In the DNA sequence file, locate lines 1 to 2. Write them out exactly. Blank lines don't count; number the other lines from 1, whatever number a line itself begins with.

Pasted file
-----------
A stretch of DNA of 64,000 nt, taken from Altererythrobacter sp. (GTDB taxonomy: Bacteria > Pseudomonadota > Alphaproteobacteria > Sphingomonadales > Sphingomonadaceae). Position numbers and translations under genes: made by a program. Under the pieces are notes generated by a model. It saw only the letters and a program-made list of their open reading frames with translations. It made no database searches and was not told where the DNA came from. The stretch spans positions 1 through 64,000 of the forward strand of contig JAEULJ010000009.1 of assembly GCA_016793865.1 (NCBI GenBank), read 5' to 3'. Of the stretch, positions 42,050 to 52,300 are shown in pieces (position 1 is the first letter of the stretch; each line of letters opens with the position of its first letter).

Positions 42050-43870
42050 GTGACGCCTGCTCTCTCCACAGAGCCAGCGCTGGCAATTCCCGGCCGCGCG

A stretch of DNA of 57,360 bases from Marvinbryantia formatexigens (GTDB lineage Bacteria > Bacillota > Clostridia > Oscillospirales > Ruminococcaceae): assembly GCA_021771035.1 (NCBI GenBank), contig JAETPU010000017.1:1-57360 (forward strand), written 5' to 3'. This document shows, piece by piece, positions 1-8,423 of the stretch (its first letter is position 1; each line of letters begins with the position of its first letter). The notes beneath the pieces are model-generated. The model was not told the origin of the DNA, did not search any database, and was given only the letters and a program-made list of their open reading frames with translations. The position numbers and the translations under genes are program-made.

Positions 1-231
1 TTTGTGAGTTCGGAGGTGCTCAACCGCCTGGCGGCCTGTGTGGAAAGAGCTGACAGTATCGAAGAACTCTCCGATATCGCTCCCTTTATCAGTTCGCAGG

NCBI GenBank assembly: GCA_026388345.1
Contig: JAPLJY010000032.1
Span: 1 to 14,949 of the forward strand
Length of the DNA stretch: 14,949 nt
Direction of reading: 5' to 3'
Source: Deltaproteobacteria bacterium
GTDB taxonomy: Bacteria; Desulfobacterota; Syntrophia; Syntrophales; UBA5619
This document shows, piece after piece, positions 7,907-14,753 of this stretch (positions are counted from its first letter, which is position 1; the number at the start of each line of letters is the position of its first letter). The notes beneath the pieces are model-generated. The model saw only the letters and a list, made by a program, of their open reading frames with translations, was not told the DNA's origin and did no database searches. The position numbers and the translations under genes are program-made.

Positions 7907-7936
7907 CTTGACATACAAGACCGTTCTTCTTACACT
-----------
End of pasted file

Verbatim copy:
A stretch of DNA of 64,000 nt, taken from Altererythrobacter sp. (GTDB taxonomy: Bacteria > Pseudomonadota > Alphaproteobacteria > Sphingomonadales > Sphingomonadaceae). Position numbers and translations under genes: made by a program. Under the pieces are notes generated by a model. It saw only the letters and a program-made list of their open reading frames with translations. It made no database searches and was not told where the DNA came from. The stretch spans positions 1 through 64,000 of the forward strand of contig JAEULJ010000009.1 of assembly GCA_016793865.1 (NCBI GenBank), read 5' to 3'. Of the stretch, positions 42,050 to 52,300 are shown in pieces (position 1 is the first letter of the stretch; each line of letters opens with the position of its first letter).

Positions 42050-43870